Best known for its beach resorts and wild nightlife, Cancun also offers some incredible sailfish action, which starts as early as January, improves steadily with the arrival of large aggregations of baitfish, and peaks from March through May. With wolfpacks of sails corralling bait schools, double and triple headers are commonplace, affording light-tackle and fly-fishing enthusiasts plenty of opportunities to hook up. Dolphin, blackfin tuna, and wahoo, the latter found mostly along deep ledges and submerged banks, often supplement sailfish catches. Inshore, the flats of nearby Isla Blanca offer reliable action with snook and baby tarpon, and occasional encounters with bonefish, permit and seatrout.
Jardines de la Reina, Cuba
With Cuba increasingly accessible to American travelers, we’d be remiss if we didn’t include it among the world’s top angling destinations. Especially Jardines de la Reina, a string of small islands with restricted access off Cuba’s southern coast offering pristine flats where anglers get to target bonefish, tarpon, permit, cubera snapper and a few other species that, in most cases, have never seen a boat before. Many compare the experience to being in the Florida Keys 100 years ago, except the fishing is done from modern flats skiffs, and anglers are now aided by cutting-edge fishing tackle. Lodging is on the water — aboard a yacht — with gourmet meals, and guides are well versed in light-tackle and fly-fishing techniques, and speak enough English to communicate easily with anglers.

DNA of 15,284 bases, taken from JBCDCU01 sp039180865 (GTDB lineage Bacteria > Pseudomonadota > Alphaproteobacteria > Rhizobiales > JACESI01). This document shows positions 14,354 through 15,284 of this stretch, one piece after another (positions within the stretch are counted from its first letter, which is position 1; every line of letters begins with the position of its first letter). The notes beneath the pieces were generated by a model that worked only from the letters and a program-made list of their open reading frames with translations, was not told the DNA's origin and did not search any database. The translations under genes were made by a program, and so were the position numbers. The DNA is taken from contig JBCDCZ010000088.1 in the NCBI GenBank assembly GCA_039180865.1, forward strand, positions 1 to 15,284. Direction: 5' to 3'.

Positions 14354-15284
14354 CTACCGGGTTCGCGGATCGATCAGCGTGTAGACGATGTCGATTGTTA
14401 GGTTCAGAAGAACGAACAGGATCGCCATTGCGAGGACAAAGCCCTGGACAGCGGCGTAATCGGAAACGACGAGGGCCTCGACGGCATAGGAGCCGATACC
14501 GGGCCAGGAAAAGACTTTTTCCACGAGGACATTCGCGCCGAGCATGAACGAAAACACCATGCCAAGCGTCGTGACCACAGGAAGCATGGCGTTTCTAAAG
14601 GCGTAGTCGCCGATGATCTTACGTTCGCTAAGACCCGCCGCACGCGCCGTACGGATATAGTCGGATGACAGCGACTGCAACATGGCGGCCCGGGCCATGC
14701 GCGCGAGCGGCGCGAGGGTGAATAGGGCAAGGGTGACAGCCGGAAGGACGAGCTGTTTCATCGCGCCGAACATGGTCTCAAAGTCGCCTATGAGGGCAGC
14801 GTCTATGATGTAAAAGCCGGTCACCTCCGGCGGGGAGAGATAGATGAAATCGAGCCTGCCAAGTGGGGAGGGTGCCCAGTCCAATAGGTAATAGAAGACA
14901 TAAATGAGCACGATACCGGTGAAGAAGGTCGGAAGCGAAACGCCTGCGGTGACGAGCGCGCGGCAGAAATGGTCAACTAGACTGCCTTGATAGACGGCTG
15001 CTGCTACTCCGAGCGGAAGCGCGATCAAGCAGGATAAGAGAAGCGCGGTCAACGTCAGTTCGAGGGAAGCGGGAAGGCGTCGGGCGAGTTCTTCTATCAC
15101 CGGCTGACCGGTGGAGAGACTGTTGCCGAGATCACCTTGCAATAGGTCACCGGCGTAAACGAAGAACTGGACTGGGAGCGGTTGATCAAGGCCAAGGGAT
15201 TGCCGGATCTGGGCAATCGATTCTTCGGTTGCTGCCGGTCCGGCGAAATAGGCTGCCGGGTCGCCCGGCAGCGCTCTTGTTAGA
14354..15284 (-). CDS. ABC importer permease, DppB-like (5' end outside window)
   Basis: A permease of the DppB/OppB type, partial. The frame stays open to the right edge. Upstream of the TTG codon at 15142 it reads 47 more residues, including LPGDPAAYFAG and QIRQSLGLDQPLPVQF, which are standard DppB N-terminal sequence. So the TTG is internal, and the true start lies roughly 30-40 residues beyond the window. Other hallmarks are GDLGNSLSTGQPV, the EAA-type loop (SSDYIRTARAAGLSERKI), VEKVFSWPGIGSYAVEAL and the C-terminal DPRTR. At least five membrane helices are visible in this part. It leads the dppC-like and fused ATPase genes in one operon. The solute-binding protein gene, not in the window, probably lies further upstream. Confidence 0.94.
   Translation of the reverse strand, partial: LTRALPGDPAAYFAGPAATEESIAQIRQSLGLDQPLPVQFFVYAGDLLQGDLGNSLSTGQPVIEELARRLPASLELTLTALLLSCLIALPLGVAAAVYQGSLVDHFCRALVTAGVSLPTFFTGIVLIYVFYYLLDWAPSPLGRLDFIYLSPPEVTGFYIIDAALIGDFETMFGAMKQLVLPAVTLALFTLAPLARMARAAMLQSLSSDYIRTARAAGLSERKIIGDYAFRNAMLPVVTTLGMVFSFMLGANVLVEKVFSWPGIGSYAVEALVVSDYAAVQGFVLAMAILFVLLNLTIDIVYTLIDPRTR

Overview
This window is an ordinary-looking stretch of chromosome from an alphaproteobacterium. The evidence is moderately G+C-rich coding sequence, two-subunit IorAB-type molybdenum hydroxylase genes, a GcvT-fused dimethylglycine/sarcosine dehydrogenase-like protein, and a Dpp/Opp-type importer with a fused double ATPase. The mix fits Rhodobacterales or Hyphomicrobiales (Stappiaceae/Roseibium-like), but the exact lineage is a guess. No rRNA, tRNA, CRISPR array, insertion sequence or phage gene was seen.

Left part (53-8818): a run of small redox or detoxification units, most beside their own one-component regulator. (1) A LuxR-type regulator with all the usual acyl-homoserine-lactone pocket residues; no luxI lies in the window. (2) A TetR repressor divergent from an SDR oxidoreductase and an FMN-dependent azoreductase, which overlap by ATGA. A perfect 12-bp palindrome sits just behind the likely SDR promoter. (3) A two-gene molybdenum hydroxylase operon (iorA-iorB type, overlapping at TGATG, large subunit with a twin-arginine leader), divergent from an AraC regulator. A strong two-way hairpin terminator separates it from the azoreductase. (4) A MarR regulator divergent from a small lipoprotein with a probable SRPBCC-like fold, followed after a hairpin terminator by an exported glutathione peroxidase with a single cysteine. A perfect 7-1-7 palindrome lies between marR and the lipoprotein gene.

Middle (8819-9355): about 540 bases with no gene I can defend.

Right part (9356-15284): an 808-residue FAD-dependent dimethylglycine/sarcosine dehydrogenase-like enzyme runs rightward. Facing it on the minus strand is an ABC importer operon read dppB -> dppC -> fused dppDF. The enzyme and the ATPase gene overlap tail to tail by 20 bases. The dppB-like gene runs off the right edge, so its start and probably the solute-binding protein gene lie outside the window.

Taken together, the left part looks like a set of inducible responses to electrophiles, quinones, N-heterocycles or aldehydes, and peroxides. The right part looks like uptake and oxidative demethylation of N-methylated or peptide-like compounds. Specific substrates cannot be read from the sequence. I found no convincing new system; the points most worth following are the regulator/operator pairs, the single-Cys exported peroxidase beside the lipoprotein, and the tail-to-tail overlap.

Three major currents, the Humboldt, Panama, and Crownwell, converge in the Galapagos region, making the waters around the islands some of the most fertile in the entire world. The list of species that migrate through the area and make extended seasonal stops is quite long, and many — though predators themselves — serve as forage for apex predators like big yellowfin tuna, wahoo, dolphin, on up to very large marlin. The billfishing is good to excellent all year, particularly when it comes to striped marlin, which are present year-round but are most abundant from February through June, when daily release totals can escalate to 3 or 4 dozen. Action with black marlin is more sporadic, but blue marlin catches are pretty consistent, especially from late March to late August.
San Diego, California